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Will Chinese brands like MG gain first car buyer loyalty as brands like Toyota become too expensive? - Opinion

The days of the Yaris as a first car are coming to a close, now cars like the MG3 fill that place.

Think back to your first car. Depending on your vintage, it was probably something Australian and rather second-hand, or something Japanese and not too old.

A hand-me-down Holden Commodore-slash-Kingswood, Ford Falcon, a used Toyota Corolla or Yaris, even something like a then-near-new Hyundai Excel or Getz. All come up regularly as classic ‘first car’ fodder in conversations.

These cars all fostered some brand loyalty from many of their owners, the first two to an extreme extent in some cases. My first car was a 2002 Mitsubishi CG Lancer VRX and I still have a soft spot for that car on a certain level.

My dad grew up in a Holden family, which meant so did I, and I spent plenty of time in car seats in the back of Commodores - a VL Calais Turbo was where my childhood passenger career peaked.

To a less emotional extent, the reputation for reliability enjoyed by Toyota is passed down generationally in a similar way, and owning a ‘cheap and cheerful’ car like a Yaris or Corolla as a first car was a good way to lock in the ‘Toyota equals reliable’ mentality.

The family’s 100 Series LandCruiser was pretty much unkillable according to Dad, even though we only owned it for a handful of years. Reputation is everything.

So now that cars like the Yaris and Corolla are a touch too pricey for many first-car buyers to consider - a base Yaris costs $24,640 before on-roads, though a decade ago you could pick up a number of small hatchbacks for less than $15,000.

The Kia Picanto is the country's top-selling micro car.

Now, the cheapest models on offer for less than $20K come from Kia as the diminutive Picanto hatch (from $16,290), the MG3 hatch at $19,490 drive-away, or the $19,490 (before on-roads) Suzuki Ignis baby SUV.

Kia and Suzuki have established themselves as brands with loyal customers - so MG must be well on its way to the same. Of course, this relies on young MG owners being happy with their cars, but consider the changing opinions of traditional car enthusiasts on brands like Kia and Hyundai over the last decade.

MG could well do the same.

But Toyota Australia’s got a plan to keep offering cars at a price point accessible to young buyers and first-car-seekers: certified pre-owned. 

It essentially means once a car goes through a couple of years of ownership, it can be sold back to Toyota for a recondition and resale with a warranty.

Toyota Australia Vice President of Sales and Marketing Sean Hanley recently told us at a new model preview event that the increasing need for safety and tech equipment in cars meant it was inevitable that prices keep going up.

The MG3 has taken control of the small car segment by a huge margin, but it is overdue for replacement.

Toyota committed to making certified pre-owned a priority around the same time the company no longer offered a Yaris for less than $20,000.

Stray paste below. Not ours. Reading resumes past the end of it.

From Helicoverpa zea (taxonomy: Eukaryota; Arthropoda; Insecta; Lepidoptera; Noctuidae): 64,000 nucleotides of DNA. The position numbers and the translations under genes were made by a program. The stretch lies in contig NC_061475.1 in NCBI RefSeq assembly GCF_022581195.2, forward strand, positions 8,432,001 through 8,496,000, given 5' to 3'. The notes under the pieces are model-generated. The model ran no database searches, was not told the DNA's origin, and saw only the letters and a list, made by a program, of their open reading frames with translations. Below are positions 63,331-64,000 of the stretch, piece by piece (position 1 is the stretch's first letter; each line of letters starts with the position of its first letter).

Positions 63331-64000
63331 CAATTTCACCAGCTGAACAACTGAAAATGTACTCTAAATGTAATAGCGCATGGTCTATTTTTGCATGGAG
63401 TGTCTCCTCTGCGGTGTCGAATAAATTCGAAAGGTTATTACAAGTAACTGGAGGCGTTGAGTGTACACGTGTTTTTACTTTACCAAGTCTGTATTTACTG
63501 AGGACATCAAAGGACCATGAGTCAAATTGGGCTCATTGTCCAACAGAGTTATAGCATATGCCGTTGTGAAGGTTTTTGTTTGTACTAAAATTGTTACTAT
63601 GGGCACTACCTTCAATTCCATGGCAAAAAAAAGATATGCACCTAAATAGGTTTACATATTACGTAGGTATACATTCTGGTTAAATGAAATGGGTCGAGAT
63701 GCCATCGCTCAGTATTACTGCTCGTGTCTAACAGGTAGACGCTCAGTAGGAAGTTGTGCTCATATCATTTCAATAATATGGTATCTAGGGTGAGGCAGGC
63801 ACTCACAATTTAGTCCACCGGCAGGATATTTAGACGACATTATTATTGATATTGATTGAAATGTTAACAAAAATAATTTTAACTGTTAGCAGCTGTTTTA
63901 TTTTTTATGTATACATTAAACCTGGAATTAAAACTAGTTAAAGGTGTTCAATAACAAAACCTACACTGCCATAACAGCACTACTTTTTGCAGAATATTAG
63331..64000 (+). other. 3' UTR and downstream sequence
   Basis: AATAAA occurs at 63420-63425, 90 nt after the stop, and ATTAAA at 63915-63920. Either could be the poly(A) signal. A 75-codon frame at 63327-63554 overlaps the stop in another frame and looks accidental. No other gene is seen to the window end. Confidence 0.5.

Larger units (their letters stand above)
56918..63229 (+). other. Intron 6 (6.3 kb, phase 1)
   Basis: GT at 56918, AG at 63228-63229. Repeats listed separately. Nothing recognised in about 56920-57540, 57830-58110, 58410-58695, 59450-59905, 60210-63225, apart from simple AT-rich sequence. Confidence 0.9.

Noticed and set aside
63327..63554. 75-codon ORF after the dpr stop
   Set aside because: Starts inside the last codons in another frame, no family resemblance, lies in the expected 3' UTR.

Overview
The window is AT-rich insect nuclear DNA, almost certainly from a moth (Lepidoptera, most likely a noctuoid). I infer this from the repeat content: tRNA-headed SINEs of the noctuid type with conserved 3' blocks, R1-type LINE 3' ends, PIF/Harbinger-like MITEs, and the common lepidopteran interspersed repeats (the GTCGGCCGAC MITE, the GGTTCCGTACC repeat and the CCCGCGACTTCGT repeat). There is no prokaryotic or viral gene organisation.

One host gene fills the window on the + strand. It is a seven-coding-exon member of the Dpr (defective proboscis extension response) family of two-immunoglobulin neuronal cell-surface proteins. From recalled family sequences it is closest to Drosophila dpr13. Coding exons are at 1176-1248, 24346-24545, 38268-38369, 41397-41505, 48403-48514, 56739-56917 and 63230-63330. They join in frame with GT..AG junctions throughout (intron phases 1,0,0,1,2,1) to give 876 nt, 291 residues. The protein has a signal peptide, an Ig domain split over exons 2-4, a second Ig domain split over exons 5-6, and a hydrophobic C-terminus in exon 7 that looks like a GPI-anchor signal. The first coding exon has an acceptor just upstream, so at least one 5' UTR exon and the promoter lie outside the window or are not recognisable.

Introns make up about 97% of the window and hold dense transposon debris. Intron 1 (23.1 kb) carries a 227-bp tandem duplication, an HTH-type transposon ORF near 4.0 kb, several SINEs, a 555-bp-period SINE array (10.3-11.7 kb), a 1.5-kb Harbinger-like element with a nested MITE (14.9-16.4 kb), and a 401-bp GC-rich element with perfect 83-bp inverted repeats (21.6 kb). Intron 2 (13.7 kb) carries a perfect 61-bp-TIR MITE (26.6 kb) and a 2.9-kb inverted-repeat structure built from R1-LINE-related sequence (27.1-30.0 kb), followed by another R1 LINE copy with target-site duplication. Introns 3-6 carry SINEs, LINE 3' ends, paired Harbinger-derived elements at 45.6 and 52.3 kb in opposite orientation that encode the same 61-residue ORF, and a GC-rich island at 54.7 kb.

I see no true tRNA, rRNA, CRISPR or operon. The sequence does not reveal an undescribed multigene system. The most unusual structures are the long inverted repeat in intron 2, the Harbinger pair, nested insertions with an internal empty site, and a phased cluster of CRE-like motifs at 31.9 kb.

It includes things like a fairly conditional one-year warranty and a year of nationwide Toyota Roadside Assist, as well as the “comprehensive quality inspection” and reconditioning “to Toyota’s exacting standards by Toyota Technicians”.

But at time of writing, a search for Toyota Certified Pre-Owned vehicles priced under the $20,000 mark returned a total of 11 results… Australia-wide.

The cheapest on offer is a 2019 Toyota Yaris Ascent in manual, with just under 38,000km on the odo and priced at $17,990 drive-away. It would have been a $15,290 (before on-roads) car when new.

Bumping the maximum price up to $25,000 increases the results to a total of 69 nationwide, but only three of those are hybrids, a Camry and two Prius Cs all about six or seven years old.

Essentially, it looks like Toyota has put the system in place for more affordable near-new cars to be available, but the result hasn’t quite turned out that way - at least not yet.

A new hybrid Yaris can be had for not too much over $30,000 once all the on-roads are considered, but the take-up rate on those is pretty slow. Only 1055 new Yarises (hybrid or otherwise) were delivered between the start of the year and the end of July. 

In the same period, Toyota Australia delivered 111,426 new cars in total.

Toyota’s clearly not in trouble right now, it still boasts 16.4 per cent of the new-car market share this year to the end of July, but will losing that entry-level accessibility result in a new brand or brands wedging in and becoming the new ‘affordable and reliable’?

The Australian new-car market is changing dramatically, and it could be years before we find out just how big the knock-on effects will be.

At least we know there will still be five-decade-old LandCruisers getting around in 2030 and beyond.

Chris Thompson
Racing video games, car-spotting on road trips, and helping wash the family VL Calais Turbo as a kid were all early indicators that an interest in cars would stay present in Chris’ life, but loading up his 1990 VW Golf GTI Mk2 and moving from hometown Brisbane to work in automotive publishing in Melbourne ensured cars would be a constant. With a few years as MOTOR Magazine’s first digital journalist under his belt, followed by a stint as a staff journalist for Wheels Magazine, Chris’ career already speaks to a passion for anything with four wheels, especially the 1989 Mazda MX-5 he currently owns. From spending entire weeks dissecting the dynamic abilities of sports cars to weighing up the practical options for car buyers from all walks of life, Chris’ love for writing and talking about cars means if you’ve got a motoring question, he can give you an answer.
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